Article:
1. Not having enough cameras
Recently a donut shop in Massachusetts was robbed at gun point. They had good quality cameras – but unfortunately they did not have enough of them. They had one camera focused on the cash register and another camera focused on the clerk, among others. What they didn’t have however was a camera focused on the customer at the counter so they didn’t capture a good image of the criminal. Poor camera system design let that crook get away.
Solution: Make sure you have all your bases covered in your design. Some standard camera views to consider are entries and exits, cash registers, counters, hallways, stairways, driveways, garage doors, parking lots, loading docks, and each exterior side of the building. After you install the system, review the camera system design again to determine if there are any other blind spots that need to be covered.
2. Not using the correct cameras for the application
One size definitely does not fit all when it comes to security cameras. Each camera in your application should be specified individually. A camera that you use outdoors to cover your parking lot needs to be much different than the one that you use to cover your front door. Wide-angle cameras are great for covering broad areas but do not provide close-up detail. Conversely, cameras that provide good close-up detail do not cover a wide-angle of view. So for each camera position in your security camera system, you need to choose which requirement is more important. If you need close-up detail you may need more cameras to cover the area. Also consider if infrared (nighttime viewing) is going to be needed at that location and if so, how much infrared distance is necessary.
Solution: Make sure you specify each camera at your site individually. If the priority for wide-area vs. detail is not immediately obvious, then consider a varifocal camera which will allow you to adjust the focal distance after you install it.
3. Not having a DVR with enough camera inputs
It’s very common to put in a security camera system with a certain number of cameras and then later realize that there are other views that need to be covered with additional cameras. So when specifying a camera system make sure that your DVR has enough cameras inputs to not only handle the number of cameras that you initially intend to install but also some extra slots to allow for future growth. Most DVRs cannot be expanded to allow for additional camera inputs, and for those that do allow for expansion it can be quite expensive so your best bet is to specify extra camera inputs up front.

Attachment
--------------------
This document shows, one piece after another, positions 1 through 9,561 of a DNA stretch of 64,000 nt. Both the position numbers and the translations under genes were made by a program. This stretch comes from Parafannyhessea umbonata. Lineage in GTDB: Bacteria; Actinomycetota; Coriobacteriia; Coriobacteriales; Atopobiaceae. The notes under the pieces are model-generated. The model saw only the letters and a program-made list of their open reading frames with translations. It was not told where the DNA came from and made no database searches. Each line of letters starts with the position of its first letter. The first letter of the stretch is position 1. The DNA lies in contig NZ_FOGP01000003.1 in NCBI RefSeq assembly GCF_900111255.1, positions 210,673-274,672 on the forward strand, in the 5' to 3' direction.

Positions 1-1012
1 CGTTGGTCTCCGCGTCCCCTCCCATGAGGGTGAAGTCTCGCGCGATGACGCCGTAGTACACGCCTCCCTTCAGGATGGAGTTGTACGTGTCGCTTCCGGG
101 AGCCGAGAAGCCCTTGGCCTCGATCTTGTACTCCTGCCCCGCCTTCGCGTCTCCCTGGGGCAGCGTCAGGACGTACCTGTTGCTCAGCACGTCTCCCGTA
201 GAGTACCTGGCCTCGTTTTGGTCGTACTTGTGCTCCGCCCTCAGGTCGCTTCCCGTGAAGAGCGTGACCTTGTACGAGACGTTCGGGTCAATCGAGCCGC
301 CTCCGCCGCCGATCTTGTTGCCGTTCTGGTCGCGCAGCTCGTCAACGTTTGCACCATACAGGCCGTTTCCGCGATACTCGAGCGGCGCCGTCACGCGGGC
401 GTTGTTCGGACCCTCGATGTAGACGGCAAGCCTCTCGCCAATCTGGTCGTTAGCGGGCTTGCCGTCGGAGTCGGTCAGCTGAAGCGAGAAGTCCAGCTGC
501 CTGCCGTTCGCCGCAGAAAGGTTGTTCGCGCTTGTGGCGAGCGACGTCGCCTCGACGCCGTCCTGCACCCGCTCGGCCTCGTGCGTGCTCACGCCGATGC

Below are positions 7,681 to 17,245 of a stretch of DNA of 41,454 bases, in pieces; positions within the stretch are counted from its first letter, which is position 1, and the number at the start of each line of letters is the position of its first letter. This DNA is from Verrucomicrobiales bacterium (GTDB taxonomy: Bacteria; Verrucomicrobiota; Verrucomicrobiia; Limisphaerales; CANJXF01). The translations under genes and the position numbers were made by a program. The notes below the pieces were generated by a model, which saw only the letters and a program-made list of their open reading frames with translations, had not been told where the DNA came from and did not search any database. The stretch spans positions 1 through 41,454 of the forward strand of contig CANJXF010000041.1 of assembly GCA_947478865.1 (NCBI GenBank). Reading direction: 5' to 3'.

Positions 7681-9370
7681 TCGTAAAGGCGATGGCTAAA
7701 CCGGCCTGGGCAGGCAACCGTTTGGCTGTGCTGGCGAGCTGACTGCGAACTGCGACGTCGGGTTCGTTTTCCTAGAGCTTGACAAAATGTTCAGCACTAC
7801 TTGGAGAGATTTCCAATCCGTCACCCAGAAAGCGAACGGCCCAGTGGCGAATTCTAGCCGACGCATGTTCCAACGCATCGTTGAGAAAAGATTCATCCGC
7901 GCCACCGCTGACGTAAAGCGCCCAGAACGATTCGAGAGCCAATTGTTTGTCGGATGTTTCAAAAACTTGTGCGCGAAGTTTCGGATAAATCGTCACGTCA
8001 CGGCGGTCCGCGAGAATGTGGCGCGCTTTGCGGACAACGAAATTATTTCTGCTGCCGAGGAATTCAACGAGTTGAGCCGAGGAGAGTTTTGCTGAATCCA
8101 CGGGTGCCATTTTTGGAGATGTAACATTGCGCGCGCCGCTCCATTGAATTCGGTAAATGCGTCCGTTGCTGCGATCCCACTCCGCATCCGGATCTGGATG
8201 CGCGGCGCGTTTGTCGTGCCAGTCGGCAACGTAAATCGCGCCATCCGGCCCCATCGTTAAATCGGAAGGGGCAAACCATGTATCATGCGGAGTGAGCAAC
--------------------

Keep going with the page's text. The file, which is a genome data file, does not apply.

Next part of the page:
Solution: When specifying your DVR, allow for twice as many camera inputs as you think you need. The additional cost is minimal and it’s very likely that you will use this extra capacity in the future.
4. Not having enough storage space on the DVR
When the storage space on a DVR gets full, the DVR will start recording over the oldest video on the hard drive(s). The more cameras and microphones that you have hooked up to your DVR the quicker that storage space will be used up. So the general idea is to figure out how far back you might need to search for a particular incident. The problem is that you may not be immediately aware of when something happens. For example, if you are on vacation you may not be aware that something went missing or got damaged until you get back. These days surveillance video is used very often in liability cases which may not come to your attention for weeks or months. Some people turn down their recording frame rate or image quality to save on hard drive space but this is counter-productive. If you ever need to reference the video you will want the best quality possible.
Solution: For businesses we recommend planning for at least 60 days of recorded video on their DVR. For residential installations we recommend at least 30 days of recorded video, or higher if liability is a concern. A modern DVR (H.264 compression, real-time recording rate) will use approximately 5 to 7 gigabytes of hard drive space per camera, per day. Therefore, a 4 camera DVR with a 500 gig hard drive can store about 18 to 24 days of recorded video. A 16 camera DVR would require 4 times that amount (2 Terabytes) to store that much. You can set up record time scheduling and motion detection (if appropriate) to extend the recording capacity of the DVR – but don’t turn down the image quality or the recording frame rate.
5. Using cheap cable to wire your security camera system
Some people try to save money by going with cheaper cable (like Cat5 or twisted pair) but what they save up front they will make up for later by needing to purchase amplifiers, ground loop isolators and video baluns. High quality cable is especially important for infrared cameras and for longer camera runs to the DVR. Poor quality cable can cause problems such as image interference, rolling lines, intermittent image loss, and damage to the camera. A camera might have a great picture during the day but look terrible at night (when infrared kicks in).
Solution: Use top quality 95% copper braid RG59 Siamese cable which combines the video coax cable with the power wires in the same jacket. Only use plug and play cable or other cheaper wiring solutions for short runs and with no long-distance infrared cameras.